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Youth Hockey
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Re: Are you a real Coach or a Daddy Coach?

Anon
Well said. Also, if you didn't skate with the coach and do your homework on him well before tryouts then shame on you. If you actually had to go to the tryout to know you made the team then it's likely your kid is a third liner anyway and that is why your disgruntled. [/quoted]

Says one Daddy Coach to the other...it's like a bad joke.

Re: Are you a real Coach or a Daddy Coach?

anyone realize the correlation between most high level college and pro players when they talk about their youth hockey experience ???? because almost all of them say that their dad was their coach !

Granted there are probably some inexperienced or bad dad coaches. I will take well prepared mid level daddy coaches who actually care about the team as opposed to a pro coach with no vested interest and no practice plan or vision for the season any day.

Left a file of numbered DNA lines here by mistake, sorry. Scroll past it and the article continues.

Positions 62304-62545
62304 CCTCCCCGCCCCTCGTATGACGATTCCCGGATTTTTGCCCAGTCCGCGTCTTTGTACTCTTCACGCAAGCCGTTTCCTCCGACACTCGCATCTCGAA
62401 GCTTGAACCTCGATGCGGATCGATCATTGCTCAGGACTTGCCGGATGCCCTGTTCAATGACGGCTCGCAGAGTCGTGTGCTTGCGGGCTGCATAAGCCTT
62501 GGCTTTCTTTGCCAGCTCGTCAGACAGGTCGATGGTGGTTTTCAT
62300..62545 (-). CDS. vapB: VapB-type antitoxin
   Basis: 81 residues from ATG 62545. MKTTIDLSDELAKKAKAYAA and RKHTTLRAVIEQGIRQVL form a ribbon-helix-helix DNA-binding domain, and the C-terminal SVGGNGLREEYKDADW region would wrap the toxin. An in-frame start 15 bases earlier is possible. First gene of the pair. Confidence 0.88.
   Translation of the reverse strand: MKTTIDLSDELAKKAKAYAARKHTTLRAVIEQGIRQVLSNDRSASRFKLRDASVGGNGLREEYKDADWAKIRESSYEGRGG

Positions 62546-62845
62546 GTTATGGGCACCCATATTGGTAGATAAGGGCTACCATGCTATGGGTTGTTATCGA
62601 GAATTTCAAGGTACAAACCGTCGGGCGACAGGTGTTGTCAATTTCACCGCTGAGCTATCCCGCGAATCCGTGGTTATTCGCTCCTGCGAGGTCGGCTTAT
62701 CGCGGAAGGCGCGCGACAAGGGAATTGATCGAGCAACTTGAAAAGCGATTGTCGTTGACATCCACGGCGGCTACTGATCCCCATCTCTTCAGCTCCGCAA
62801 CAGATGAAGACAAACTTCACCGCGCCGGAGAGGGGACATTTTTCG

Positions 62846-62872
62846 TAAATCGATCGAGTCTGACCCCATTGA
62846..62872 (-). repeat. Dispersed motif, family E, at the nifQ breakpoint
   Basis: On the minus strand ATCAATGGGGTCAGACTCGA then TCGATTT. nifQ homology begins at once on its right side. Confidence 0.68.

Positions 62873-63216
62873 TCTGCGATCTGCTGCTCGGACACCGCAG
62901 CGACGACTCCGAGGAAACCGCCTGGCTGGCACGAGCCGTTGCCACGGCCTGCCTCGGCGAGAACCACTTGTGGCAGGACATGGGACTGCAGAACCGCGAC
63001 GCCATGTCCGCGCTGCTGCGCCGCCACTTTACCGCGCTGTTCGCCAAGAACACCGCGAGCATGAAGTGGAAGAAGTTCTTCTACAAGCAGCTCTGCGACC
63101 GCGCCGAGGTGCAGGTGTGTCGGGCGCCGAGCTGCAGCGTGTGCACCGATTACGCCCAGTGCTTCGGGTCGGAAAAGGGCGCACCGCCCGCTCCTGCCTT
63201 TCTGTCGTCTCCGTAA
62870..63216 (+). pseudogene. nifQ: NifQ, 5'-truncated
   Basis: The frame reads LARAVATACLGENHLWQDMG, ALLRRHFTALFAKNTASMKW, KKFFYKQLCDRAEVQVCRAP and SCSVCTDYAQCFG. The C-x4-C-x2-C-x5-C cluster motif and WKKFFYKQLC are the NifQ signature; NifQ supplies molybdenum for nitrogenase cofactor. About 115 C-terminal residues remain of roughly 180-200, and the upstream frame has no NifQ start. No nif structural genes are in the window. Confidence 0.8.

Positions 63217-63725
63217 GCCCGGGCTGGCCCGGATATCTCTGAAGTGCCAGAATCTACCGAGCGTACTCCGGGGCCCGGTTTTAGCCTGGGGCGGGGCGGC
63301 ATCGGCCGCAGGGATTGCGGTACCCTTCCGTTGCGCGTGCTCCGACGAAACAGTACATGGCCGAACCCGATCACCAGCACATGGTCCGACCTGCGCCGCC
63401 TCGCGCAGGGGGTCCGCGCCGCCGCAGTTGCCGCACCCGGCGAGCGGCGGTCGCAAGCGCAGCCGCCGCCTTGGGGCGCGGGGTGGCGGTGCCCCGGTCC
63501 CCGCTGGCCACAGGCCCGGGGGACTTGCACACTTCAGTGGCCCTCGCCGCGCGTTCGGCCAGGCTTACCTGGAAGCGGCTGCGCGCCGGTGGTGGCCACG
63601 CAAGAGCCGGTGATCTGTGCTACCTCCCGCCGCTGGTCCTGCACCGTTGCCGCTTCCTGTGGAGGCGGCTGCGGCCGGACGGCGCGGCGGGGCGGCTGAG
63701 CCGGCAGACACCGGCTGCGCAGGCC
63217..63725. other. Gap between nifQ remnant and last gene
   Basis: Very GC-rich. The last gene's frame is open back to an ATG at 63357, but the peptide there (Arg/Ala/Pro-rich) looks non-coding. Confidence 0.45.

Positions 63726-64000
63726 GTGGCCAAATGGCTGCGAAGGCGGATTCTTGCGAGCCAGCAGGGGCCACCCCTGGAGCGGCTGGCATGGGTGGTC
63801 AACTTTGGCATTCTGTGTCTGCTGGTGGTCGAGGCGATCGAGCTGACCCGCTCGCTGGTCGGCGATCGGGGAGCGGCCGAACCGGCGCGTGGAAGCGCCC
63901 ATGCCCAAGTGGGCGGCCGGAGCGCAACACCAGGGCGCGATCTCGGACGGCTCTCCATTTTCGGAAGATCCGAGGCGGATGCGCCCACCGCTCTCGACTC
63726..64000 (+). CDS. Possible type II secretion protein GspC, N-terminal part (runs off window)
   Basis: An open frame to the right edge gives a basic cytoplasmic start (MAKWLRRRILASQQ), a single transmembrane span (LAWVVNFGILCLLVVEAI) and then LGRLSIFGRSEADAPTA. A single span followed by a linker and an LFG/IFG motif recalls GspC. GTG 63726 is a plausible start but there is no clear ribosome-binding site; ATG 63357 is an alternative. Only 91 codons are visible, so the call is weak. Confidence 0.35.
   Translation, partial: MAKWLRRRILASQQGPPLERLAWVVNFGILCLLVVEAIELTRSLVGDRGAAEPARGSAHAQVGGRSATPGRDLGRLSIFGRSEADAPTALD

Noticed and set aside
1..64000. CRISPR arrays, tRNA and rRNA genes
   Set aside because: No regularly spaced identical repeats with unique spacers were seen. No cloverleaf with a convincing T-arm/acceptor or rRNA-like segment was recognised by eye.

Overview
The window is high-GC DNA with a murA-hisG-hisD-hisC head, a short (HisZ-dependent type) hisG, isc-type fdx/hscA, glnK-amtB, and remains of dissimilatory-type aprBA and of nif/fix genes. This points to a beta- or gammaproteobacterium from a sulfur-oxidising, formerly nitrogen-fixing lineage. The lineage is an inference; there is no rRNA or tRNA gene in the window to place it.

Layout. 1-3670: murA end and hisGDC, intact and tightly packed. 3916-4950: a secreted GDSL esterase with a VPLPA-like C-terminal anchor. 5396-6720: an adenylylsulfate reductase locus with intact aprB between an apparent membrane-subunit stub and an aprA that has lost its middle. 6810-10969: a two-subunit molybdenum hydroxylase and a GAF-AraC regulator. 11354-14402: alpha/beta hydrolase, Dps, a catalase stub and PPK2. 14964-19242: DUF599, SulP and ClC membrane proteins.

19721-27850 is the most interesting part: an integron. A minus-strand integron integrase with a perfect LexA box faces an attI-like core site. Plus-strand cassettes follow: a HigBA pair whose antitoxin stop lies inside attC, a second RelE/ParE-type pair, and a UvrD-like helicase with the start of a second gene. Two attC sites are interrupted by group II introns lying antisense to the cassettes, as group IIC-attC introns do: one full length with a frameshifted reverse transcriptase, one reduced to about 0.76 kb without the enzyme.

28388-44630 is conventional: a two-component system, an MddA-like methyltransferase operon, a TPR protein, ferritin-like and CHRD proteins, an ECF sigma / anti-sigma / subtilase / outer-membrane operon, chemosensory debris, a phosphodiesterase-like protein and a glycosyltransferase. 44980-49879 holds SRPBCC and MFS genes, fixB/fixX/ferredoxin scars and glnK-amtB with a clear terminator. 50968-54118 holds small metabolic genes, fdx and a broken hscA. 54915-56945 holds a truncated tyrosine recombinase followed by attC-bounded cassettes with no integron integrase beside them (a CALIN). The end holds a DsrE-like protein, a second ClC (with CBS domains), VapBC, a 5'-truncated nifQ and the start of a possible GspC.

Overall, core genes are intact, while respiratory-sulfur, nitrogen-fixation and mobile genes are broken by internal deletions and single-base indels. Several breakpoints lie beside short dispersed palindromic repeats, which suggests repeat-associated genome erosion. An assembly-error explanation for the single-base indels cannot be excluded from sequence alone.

I am sure I share this sentiment with several parents and her this often.

In fact I know an assistant with zero hockey background that was a great assistant due to his connection with the kids and years of coaching experience at a high level with another sport partnered with a "dad" coach that played college that has some knowledge of the game, was one of the best experiences as a parent i have had.

conversely, one of the worst, was with a pro coach who didn't give a s**t about the kids or team.

Re: Are you a real Coach or a Daddy Coach?

Anon
anyone realize the correlation between most high level college and pro players when they talk about their youth hockey experience ???? because almost all of them say that their dad was their coach !

Granted there are probably some inexperienced or bad dad coaches. I will take well prepared mid level daddy coaches who actually care about the team as opposed to a pro coach with no vested interest and no practice plan or vision for the season any day.

I am sure I share this sentiment with several parents and her this often.

In fact I know an assistant with zero hockey background that was a great assistant due to his connection with the kids and years of coaching experience at a high level with another sport partnered with a "dad" coach that played college that has some knowledge of the game, was one of the best experiences as a parent i have had.